Speaker's Son Rejects Links

The son of Burma's Speaker dismisses any business links with a minister under probe for graft.
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A Burmese man chatting online at an Internet cafe in Rangoon, Aug. 23, 2010.
A Burmese man chatting online at an Internet cafe in Rangoon, Aug. 23, 2010.

Prominent Burmese businessman Toe Naing Mann, founder of local telecom group Redlink, on Monday rejected suggestions his company enjoyed a "business partnership" with former Minister of Posts and Telecommunications Thein Tun, who is under house arrest over investigations into corruption.

He also dismissed any notion that his business was linked to his father, Shwe Mann, who is the powerful Speaker of Burma's lower house of parliament.

Toe Naing Mann has been accused by some activists of being a crony capitalist. Redlink, a wireless service provider, has a big market share in the telecom sector, which is largely the monopoly of the ministry, controlled by Thein Tun until last week.

"Yes, I am the son of U Shwe Mann, but I am running Redlink Communications for my family as a business, which is what I believe I am good at, being a young entrepreneur," Toe Naing Mann told RFA's Burmese Service.

"We have a family relationship as a father and a son but, U Shwe Mann is not linked to Redlink Communications."

Shwe Mann, a former general and third-in-command of the military junta that ceded power in 2011, is now a major campaigner for reforms. President Thein Sein, who was less senior than Shwe Mann in the old regime, is the key architect of the reform agenda in the current nominally civilian administration.

Official links

Asked about Redlink's ties with Thein Tun, Toe Naing Mann said the links were mostly official.

"When the Ministry of Telecommunications asked us something on communication technology or when we have difficulties on technology and administrative issues involving users, we had to contact and work with former minister U Thein Tun. This is because I am involved in the Internet business," he said.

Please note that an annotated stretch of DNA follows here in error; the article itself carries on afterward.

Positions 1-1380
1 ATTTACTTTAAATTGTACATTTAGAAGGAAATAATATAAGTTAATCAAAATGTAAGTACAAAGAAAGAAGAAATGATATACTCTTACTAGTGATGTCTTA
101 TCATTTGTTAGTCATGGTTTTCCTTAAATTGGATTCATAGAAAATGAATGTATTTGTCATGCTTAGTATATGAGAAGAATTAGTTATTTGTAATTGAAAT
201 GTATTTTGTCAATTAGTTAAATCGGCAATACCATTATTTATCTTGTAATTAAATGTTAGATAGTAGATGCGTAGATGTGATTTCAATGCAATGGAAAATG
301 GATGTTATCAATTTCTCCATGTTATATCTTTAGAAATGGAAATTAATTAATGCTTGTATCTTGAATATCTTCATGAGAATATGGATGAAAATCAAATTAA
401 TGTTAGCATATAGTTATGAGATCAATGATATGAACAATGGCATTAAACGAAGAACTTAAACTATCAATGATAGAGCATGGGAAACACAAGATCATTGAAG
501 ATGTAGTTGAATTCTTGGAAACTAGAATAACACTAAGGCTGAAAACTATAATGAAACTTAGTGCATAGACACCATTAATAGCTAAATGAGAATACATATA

"But, we don’t have any other relationship with U Thein Tun except for these reasons."

Washington-based Burmese pro-democracy activist Aung Din last week called for Redlink to be investigated in the current anti-graft drive at the Ministry of Posts and Telecommunications where dozens of officials are being questioned over suspected corruption.

Aung Din charged that Redlink's substantial control of the market share "means there is corruption based on the current system" but he doubted Thein Sein will take "significant action against people such as Thein Tun and also his related business partners like Toe Naing Mann, who is very powerful."

Sources had said that the exorbitant cost of mobile phone SIM cards in Burma—around U.S. $250 compared to just U.S $1.50 in some neighboring countries— and the prohibitively expensive cost to install Internet access were due to the monopoly held by the ministry.

It fuels cronyism and kickbacks that need to be paid at each step of a business deal, jacking up costs that make such services a luxury for the average Burmese citizen, the sources said.

Toe Naing Mann said bringing down the cost of mobile phones depended on financial resources and technology, adding that the government was moving to address the problem.

Reported by Kyaw Kyaw Aung for RFA's Burmese Service. Translated by Khet Mar. Written in English by Parameswaran Ponnudurai.





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